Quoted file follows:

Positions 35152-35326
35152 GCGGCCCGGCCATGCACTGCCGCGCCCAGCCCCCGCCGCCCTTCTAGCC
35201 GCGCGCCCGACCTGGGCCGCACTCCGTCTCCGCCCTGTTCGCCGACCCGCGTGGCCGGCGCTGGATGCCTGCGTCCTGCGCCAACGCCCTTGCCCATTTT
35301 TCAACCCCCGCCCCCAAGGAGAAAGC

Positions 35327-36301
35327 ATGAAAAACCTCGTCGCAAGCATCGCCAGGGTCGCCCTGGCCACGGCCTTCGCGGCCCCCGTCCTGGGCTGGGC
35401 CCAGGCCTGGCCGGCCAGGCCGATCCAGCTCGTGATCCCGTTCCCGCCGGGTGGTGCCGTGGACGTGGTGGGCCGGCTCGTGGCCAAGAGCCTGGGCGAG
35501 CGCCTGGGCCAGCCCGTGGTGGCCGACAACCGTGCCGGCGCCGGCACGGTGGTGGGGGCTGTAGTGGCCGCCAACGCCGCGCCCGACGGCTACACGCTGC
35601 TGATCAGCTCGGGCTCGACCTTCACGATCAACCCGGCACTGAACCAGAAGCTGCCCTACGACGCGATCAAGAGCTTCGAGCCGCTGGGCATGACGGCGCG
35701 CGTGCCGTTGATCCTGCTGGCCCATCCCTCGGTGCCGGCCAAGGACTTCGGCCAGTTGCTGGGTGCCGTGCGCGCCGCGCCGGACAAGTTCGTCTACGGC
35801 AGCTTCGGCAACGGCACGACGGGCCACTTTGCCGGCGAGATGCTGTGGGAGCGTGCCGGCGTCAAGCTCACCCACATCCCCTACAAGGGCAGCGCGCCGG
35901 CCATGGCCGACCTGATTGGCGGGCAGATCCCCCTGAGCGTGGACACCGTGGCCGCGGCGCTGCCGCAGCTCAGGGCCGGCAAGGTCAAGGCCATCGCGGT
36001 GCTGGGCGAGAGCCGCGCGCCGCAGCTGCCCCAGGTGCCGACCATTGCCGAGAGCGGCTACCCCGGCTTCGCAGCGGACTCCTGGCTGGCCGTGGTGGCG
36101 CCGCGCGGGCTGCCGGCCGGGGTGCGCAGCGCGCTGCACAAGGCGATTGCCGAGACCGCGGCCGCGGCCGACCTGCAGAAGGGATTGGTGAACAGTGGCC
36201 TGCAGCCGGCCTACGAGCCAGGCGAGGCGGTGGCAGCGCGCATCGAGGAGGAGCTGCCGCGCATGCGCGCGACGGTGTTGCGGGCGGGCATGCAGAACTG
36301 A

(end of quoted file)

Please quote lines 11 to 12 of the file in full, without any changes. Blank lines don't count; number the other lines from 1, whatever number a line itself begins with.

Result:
35801 AGCTTCGGCAACGGCACGACGGGCCACTTTGCCGGCGAGATGCTGTGGGAGCGTGCCGGCGTCAAGCTCACCCACATCCCCTACAAGGGCAGCGCGCCGG
35901 CCATGGCCGACCTGATTGGCGGGCAGATCCCCCTGAGCGTGGACACCGTGGCCGCGGCGCTGCCGCAGCTCAGGGCCGGCAAGGTCAAGGCCATCGCGGT